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Remembered Today:

Medical and Surgical Work as a Prisoner of War

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By Alexander T.I. MacDonald, MD, DPH, Temporary Captain RAMC. 



Came across this when I was looking for something different; and interested to see that the next article is by Surgeon Commander G.M. Levick, RN, the surgeon with the Eastern Party in Scott's TERRA NOVA Expedition.



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Fascinating.  Thank you seaJane. 



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Thanks for the article , seaJane! I found it most interesting as I am very interested in the German medical organisation. It's interesting to read the opinion of a professional from the "other side" about it. Of course, he only experienced it as a POW and in the last months of the war, when due to all kinds of reasons, it was decreasing in quality. Some of the remarks I know of course. It is obvious that mechanisation of the transport was a huge problem for the German army (and still was in WW2, I remember my grandfather always commenting about the extensive use of horses even in 1940/44).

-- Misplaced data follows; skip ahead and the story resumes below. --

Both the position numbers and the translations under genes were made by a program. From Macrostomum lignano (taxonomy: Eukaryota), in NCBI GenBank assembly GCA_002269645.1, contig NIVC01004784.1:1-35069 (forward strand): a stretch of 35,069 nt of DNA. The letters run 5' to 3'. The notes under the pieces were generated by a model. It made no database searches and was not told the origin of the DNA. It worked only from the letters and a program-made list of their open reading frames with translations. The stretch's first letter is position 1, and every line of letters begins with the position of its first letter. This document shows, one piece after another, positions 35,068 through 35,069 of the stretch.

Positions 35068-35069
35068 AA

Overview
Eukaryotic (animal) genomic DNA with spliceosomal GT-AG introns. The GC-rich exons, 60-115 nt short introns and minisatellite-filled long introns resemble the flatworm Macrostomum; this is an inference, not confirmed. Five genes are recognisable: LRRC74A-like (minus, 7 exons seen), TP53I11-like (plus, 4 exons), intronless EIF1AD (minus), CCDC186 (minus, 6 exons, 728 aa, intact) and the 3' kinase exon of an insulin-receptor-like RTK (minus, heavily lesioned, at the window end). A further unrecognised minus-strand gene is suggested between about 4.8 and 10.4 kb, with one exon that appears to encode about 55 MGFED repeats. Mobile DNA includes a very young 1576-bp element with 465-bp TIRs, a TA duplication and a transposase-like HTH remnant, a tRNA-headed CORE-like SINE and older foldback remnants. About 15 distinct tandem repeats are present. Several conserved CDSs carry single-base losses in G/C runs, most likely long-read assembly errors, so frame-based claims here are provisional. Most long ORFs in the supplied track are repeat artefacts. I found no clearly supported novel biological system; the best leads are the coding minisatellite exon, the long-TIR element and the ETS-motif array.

There is an interesting remark about stretcher-bearing. The author is not very enthusiastic about the German system of using "a ground sheet, slung on a pole, borne on the shoulders of two bearers". This system was widely used already in 1917 (I don't know when it came into use) in Flanders. I personally thought it was a very smart way of transporting wounded over the quagmire (comparing it to how goods are carried in a jungle). When one compares it with the testimonies of the British trying to evacuate wounded with stretcher bearers, needing an endless amount of time, a large amount of bearers (at least four) and a high chance of the stretcher being dropped or tipping over when one of the bearers slipped, fell or dived, I thought the German system was quicker and safer. I would love to find out whether any reports were written about these different systems.




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Hi Jan,


I'm glad you found it interesting. Yes, I wonder whether, once the hostilities were over, medics from both sides got together and compared notes.

I suspect that everyone favours the system they're most accustomed to.




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